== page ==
Note: your other BIG-IP should be identified with a router ID and have a BGP state of "Active". The k8s node won't have a router ID since BGP hasn't already been setup on those nodes. 

Keep your BIG-IP SSH sessions open. We'll re-use the imish terminal once our k8s components have Calico setup

Step2: Kubernetes Calico setup

On the MASTER node (not as root), we need to retrieve the calicoctl binary

curl -O -L
chmod +x calicoctl
sudo mv calicoctl /usr/local/bin

We need to setup calicoctl as explained here

sudo mkdir /etc/calico

Create a file /etc/calico/calicoctl.cfg with your preferred editor (you'll need sudo privilegies). This file should contain the following

kind: CalicoAPIConfig
  datastoreType: "kubernetes"
  kubeconfig: "/home/ubuntu/config"

Note: you may have to change the path specified by the kubeconfig parameter based on the user you use to do kubectl command

To make sure that calicoctl is properly setup, run the command

calicoctl get nodes

You should get a list of your Kubernetes nodes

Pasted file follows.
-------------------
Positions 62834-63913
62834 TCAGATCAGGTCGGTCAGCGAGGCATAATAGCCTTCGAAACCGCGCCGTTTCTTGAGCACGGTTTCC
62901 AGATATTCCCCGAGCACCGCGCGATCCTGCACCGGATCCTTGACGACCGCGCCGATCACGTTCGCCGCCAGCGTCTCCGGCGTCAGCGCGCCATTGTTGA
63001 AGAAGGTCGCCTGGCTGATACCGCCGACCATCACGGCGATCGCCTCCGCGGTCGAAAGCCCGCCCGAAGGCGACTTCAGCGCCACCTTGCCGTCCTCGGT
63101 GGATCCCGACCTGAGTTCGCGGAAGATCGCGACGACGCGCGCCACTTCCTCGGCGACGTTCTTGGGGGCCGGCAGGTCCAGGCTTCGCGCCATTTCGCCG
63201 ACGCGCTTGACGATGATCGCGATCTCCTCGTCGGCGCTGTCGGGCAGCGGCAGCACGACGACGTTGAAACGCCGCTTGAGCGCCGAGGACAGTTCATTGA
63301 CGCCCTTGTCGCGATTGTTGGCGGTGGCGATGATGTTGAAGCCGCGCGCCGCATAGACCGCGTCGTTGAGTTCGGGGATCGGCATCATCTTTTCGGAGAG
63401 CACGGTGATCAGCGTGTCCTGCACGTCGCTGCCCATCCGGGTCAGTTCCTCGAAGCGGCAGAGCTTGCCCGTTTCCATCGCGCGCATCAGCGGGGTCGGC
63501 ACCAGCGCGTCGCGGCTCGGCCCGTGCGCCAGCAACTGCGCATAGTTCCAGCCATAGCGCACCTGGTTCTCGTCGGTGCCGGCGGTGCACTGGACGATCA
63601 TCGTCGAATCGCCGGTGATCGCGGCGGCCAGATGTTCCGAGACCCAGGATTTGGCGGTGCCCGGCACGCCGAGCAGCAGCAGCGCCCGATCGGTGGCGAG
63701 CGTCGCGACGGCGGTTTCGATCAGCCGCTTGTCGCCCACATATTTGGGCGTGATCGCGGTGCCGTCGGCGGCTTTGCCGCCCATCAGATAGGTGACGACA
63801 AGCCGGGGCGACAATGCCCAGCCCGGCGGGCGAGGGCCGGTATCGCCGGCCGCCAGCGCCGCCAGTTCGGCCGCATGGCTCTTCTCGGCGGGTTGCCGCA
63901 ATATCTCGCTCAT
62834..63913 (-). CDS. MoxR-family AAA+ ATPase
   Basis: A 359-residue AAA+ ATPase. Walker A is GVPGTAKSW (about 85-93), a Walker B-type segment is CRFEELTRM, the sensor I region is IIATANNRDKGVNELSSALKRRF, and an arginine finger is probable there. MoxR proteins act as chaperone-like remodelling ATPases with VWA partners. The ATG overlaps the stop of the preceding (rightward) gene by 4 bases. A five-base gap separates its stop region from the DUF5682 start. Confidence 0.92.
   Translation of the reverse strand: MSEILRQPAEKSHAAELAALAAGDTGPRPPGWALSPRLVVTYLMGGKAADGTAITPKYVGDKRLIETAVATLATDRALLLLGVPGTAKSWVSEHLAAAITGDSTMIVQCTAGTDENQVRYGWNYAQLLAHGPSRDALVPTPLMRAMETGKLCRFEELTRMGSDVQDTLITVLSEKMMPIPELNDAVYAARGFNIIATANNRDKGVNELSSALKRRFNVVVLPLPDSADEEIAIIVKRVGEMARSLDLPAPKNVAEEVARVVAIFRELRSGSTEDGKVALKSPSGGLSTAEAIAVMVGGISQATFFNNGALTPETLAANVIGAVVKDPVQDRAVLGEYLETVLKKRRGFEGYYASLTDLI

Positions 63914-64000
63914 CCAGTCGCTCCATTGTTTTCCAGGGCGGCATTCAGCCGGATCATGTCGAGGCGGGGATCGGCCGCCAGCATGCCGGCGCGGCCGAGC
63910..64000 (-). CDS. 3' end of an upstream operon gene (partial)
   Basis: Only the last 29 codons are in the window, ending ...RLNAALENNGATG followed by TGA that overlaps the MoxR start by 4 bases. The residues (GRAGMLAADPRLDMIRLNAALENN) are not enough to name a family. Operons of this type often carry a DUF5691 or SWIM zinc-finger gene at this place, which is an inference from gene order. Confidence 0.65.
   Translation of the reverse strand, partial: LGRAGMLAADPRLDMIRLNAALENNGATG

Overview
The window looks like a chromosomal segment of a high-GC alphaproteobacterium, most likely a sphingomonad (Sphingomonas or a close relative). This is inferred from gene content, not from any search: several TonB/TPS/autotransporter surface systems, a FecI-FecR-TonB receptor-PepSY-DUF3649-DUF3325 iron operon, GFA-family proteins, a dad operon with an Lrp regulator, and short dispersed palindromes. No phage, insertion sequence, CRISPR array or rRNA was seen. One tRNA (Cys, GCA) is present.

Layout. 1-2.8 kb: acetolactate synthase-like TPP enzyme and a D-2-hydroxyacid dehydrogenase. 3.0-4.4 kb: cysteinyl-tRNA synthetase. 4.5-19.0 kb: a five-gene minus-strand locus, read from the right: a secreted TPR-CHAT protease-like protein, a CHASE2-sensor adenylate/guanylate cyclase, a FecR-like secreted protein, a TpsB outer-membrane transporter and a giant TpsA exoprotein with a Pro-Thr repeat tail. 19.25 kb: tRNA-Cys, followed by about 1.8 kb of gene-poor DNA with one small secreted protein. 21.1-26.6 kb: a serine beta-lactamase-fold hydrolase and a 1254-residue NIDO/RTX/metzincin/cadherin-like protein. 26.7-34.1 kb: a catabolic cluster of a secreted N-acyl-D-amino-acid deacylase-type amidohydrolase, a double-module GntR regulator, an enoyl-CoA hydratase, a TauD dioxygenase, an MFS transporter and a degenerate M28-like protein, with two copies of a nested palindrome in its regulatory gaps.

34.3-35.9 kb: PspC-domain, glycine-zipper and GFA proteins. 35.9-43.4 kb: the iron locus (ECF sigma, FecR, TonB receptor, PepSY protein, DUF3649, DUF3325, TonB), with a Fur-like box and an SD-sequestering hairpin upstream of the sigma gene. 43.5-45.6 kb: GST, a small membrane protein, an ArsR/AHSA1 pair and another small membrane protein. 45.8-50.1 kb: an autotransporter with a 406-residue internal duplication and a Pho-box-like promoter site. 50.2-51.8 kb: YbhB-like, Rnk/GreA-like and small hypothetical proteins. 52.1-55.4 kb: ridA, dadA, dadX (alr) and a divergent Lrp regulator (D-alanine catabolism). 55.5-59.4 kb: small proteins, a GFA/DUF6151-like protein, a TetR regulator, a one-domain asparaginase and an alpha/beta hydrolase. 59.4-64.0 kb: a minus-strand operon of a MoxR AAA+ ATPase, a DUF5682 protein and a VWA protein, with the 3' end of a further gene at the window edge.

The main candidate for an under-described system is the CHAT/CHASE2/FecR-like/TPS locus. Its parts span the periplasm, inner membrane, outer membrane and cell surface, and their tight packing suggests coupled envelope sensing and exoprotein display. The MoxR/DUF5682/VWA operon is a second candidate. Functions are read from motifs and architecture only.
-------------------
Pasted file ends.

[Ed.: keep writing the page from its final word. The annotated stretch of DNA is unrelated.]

Now we can work on our Calico/BGP configuration as documented here

On the MASTER node:

cat << EOF | calicoctl create -f -
 kind: BGPConfiguration
   name: default
   logSeverityScreen: Info
   nodeToNodeMeshEnabled: true
   asNumber: 64512

Note: Because we setup nodeToNodeMeshEnabled to True, the k8s node will receive the same config

We may now setup our BIG-IP BGP peers. Replace the peerIP Value with the IP of your BIG-IPs

cat << EOF | calicoctl create -f -
kind: BGPPeer
  name: bgppeer-global-bigip1
  asNumber: 64512

cat << EOF | calicoctl create -f -
kind: BGPPeer
  name: bgppeer-global-bigip2
  asNumber: 64512

Review your setup with the command: 

calicoctl get bgpPeer

If you go back to your BIG-IP SSH connections, you may check that your Kubernetes nodes have a router ID now in your BGP configuration:


show ip bgp neighbors


So far we have:

  • Setup Kubernetes
  • Setup Calico between our BIG-IPs and our Kubernetes cluster

In the next article, we will setup F5 container Ingress Services (F5 CIS)

Published Nov 04, 2019
Version 1.0

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1 Comment

  • Nice article,  and when Create a file /etc/calico/calicoctl.cfg

      kubeconfig: "/home/ubuntu/config"

    should modify to

      kubeconfig: "/home/ubuntu/.kube/config"